As an example, when a student tries to recall what the instructor has mentioned in the classroom, they possibly try first to remember the words being said. If this fails, they would try to recall the notes they have taken of the class, and reconstruct the missing auditory information using visual memory of the written material. In this process, a piece of information might be marked with an incorrect gain function (scored closer to the stimulus than it truthfully is) by mistake or by association with similar semantic subjects, it can be falsely added to the memory trace, producing the signature false positive. In the context of the DRM paradigm, we can explain that the individual unconsciously tried to explain the data using available information, but fell to mistakes and falsely attributed the memory as old (previously observed) due to the semantic context of the lure words.
Based on the current knowledge, we expect to see a higher false-memory recall in subjects with divided attention as
This experiment was undertaken with the informed consent of the undergraduate students in a second-year psychology class. Seventy-eight participants (50 females, 19 males, 8 other or unspecified) aged 18 to 27 (M=20.55, SD=2.08) took part in the experiment. The participants were divided into the divided attention (DA) and full attention (FA) groups based on the location of seating; students on the right half of the classroom were assigned to the FA group and the students on the left side were assigned to the DA group.
Materials & Stimuli
The experiment used a sequence of words from Knott & Dewhurst (2007), which is itself adopted from Stadler, Roediger, & McDermott (1999). Both the groups were concurrently given a sequence of words. The word sequence consisted of 4 sets of 10 words presented loudly by the instructor with the pace of 1 word per 2 seconds. Each set of words included 2 lure words not presented with the sequences. The FA group was instructed to simply listen to the presented sequences, whereas the DA group was instructed to write down a random number from 1 to 20, in synchrony with the presentations of each word (i.e. every 2 seconds). All participants were then tested for correct and false memory recall. Participants from both the groups were instructed to answer yes/no whether they had seen a 48 test words in the presented sequence, using the TopHat portal (TopHat Inc., Toronto, ON, CA) on their digital devices. These test words included 8 of the presented words (2 from each trial, across 4 trials) plus all the 8 lure words (2 per trial, across 4 trials) plus 32 unrelated non-presented non-lure words, dispersed randomly to prevent stereotyped interactions between their memory traces.
Results & Statistical Analysis
The participants indicated whether or not the test word was in the sequence. Their responses were analyzed using SPSS (IBM Corp., Armonk, NY, USA). The first independent-samples t-test concluded that the mean of correctly-remembered words in the FA group (M=6.11, SD=1.37) and that of the DA group (M=5.52, SD=1.61) had no significant difference, t(76) = 1.719; p ≈ 0.09. But the mean for FA was higher than the DA. No definite answer can be drawn, but a non-significant decrease in true positives was seen as a result of dividing the attention.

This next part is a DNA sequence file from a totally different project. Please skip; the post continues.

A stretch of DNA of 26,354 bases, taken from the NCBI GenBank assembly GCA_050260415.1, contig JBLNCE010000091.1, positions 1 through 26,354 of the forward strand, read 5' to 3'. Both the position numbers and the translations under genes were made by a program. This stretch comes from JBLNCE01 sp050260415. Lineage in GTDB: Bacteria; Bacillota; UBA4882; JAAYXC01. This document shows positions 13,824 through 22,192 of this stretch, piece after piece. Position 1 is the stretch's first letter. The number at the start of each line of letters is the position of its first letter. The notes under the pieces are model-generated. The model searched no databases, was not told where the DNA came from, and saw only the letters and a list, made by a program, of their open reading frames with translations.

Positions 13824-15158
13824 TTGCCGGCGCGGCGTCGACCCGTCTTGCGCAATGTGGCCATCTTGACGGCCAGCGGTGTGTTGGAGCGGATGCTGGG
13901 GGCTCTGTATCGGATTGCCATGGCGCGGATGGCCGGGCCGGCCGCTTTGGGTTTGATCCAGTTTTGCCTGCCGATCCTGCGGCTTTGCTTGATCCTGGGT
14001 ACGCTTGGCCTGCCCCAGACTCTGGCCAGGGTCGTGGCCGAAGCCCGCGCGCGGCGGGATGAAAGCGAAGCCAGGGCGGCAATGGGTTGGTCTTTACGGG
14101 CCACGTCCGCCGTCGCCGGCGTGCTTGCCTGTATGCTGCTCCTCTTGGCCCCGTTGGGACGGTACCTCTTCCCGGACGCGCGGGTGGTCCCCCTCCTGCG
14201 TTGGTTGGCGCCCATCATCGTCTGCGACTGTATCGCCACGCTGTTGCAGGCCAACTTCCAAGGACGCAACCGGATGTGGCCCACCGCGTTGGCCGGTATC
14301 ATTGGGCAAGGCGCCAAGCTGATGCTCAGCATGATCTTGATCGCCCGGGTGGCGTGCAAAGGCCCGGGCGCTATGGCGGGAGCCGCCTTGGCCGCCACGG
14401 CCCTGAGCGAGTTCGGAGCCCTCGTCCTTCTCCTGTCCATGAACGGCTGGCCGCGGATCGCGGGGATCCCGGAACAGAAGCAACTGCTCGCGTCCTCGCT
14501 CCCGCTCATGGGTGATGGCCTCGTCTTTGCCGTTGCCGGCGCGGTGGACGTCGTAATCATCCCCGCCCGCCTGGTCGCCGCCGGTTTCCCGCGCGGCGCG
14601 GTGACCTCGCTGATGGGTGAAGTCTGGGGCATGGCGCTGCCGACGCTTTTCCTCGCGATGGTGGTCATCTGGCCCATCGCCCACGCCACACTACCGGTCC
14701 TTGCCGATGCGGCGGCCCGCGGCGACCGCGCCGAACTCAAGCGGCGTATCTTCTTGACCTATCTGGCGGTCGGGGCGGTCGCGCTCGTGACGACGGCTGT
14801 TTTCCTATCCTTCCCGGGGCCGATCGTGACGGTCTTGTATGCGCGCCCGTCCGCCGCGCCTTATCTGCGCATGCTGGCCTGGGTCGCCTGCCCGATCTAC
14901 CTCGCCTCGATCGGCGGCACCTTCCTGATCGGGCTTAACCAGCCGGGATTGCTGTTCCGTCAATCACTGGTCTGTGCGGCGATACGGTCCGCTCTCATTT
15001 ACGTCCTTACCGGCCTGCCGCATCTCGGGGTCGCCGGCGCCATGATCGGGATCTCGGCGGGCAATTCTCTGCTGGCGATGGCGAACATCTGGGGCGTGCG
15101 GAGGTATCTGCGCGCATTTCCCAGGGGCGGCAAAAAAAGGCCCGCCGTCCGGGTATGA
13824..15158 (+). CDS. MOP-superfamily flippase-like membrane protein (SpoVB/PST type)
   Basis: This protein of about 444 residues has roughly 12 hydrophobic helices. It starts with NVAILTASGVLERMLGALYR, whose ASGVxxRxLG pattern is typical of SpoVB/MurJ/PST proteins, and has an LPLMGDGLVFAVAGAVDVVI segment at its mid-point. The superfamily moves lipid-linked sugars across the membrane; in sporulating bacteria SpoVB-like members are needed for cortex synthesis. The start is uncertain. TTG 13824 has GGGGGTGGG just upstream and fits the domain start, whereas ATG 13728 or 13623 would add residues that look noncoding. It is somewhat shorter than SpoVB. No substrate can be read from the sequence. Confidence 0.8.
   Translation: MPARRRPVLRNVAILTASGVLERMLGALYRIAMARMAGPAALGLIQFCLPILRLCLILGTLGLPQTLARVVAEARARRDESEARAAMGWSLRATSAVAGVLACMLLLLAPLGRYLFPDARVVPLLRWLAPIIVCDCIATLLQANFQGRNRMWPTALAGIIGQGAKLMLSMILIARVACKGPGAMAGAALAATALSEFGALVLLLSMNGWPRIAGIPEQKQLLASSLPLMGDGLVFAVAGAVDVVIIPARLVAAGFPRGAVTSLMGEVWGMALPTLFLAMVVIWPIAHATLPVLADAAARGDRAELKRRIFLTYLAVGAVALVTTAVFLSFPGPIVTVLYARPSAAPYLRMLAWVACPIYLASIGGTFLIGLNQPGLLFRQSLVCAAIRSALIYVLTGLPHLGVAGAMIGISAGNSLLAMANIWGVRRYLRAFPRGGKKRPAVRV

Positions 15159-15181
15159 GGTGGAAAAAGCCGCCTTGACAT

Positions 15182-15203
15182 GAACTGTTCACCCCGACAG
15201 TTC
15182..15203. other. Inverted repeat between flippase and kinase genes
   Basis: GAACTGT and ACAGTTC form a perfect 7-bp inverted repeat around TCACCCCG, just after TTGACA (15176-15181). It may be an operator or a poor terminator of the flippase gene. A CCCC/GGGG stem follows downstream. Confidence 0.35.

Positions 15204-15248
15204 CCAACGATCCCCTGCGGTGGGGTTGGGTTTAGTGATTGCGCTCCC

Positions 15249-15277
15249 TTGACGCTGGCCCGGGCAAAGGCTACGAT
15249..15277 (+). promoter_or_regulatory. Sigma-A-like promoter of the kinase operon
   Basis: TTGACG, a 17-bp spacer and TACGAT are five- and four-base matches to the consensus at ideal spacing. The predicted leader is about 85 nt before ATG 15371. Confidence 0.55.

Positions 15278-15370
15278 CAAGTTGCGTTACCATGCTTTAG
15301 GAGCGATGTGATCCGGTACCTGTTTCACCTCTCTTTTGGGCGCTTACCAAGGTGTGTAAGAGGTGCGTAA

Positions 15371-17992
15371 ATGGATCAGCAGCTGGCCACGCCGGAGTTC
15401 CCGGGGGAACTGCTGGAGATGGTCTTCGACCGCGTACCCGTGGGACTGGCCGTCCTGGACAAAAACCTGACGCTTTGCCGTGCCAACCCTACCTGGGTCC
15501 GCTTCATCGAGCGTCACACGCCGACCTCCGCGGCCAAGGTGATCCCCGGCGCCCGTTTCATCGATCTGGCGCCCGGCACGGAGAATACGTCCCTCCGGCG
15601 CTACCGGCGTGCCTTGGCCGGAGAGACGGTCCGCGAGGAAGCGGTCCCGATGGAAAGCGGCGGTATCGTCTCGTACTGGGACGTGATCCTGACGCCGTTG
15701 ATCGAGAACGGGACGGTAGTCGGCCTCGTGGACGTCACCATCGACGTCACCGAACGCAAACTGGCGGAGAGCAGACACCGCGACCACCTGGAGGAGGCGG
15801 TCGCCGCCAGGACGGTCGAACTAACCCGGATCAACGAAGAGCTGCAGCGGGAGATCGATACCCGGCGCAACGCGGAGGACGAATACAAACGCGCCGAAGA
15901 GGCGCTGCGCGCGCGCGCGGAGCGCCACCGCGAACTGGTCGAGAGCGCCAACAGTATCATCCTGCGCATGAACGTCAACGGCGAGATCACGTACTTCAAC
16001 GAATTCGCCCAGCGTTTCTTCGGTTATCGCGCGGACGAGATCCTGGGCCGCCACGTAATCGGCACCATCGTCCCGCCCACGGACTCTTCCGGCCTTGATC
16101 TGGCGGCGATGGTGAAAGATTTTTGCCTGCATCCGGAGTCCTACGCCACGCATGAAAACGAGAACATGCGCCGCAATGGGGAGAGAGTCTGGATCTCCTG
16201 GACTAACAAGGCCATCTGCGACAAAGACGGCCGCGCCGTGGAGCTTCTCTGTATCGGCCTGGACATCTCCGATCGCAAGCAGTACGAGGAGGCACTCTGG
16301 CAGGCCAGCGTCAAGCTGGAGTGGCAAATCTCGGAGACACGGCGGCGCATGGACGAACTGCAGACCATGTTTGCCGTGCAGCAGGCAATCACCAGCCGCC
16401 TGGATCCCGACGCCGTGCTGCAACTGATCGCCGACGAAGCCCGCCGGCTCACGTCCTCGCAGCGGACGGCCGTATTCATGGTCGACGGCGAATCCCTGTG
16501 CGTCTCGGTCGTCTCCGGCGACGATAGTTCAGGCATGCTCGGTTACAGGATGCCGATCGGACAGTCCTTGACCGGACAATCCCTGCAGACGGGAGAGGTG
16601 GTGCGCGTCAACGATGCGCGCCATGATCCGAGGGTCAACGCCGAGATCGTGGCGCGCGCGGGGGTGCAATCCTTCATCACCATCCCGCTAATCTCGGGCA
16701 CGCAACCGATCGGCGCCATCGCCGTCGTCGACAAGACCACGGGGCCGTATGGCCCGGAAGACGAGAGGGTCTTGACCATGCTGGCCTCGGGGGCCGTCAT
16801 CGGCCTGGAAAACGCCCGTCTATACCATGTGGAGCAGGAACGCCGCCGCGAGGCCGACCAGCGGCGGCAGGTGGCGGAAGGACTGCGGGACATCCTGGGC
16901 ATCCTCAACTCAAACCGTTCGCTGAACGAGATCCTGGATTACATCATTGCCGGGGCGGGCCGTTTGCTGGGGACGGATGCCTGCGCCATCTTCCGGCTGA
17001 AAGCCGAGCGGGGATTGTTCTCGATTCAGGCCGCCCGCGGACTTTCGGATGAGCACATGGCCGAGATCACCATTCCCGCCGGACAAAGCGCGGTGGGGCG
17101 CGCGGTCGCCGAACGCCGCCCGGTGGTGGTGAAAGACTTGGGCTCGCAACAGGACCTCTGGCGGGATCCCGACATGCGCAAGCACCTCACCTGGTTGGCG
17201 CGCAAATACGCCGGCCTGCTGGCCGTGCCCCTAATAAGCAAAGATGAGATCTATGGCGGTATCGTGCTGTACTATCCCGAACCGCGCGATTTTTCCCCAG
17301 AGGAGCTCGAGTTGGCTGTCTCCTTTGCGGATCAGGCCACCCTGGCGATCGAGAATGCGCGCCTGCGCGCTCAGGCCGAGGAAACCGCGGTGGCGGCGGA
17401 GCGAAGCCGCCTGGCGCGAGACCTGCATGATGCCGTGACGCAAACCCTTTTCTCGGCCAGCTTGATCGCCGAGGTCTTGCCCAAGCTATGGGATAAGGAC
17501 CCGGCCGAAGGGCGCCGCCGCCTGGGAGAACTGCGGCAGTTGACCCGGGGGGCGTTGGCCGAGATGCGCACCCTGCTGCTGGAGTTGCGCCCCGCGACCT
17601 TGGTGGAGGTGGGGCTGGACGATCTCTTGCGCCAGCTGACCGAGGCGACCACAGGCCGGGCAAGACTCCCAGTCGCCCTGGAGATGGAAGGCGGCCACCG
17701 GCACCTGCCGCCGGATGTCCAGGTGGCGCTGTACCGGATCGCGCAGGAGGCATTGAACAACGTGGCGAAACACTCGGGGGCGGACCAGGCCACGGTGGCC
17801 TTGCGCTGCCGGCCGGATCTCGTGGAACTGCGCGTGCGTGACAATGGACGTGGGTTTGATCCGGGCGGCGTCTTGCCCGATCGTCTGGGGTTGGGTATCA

Another key observation was made by running an independent-samples t-test on the false memory rates. It concluded that the mean false memory recall rate for the DA group (M=5.1, SD=1.32) was significantly different than that of the FA group (M=4.06, SD=1.71) and higher. In other words, the divided attention group showed a significantly higher rate of false positives.
We demonstrated that dividing the attention using the random number generation task significantly increases false positives more strongly and more significantly than it lowers true positives. Two possible explanations were presented in the introduction (Cf. pg. 4)
This experiment’s findings stand against this theory that. This theory implicates that the errors in encoding are in charge of false memories. In that case, the decrease would appear with the same rate in both the DA and FA groups, as it has been shown that DA affects memory encoding much more strongly than it affects recall (Craik, Govoni, Naveh-Benjamin, & Anderson, 1996, p. 199).
Seeing the present experiment with this light concludes that dividing the attention causes a mild decrease in the correct recall, as it would do in any categorized or free recall task. But the strong decrease shown in the false memory recall is due to the exclusive effects of attention on the false memory recall.
Next lines of research can explore the reason behind this effect. It can be hypothesized that the brain monitors the memories that are to be retrieved and in the case of a missing piece of information, it uses attentional resources for reconstructing the picture using other available data, modifying the memory during the retrieval plasticity window. Frankly, more experiments are needed to precisely affirm the nature of this relation between the units.
In short, we demonstrated that divided attention affects false memory retrieval more strongly than it affects correct memory retrieval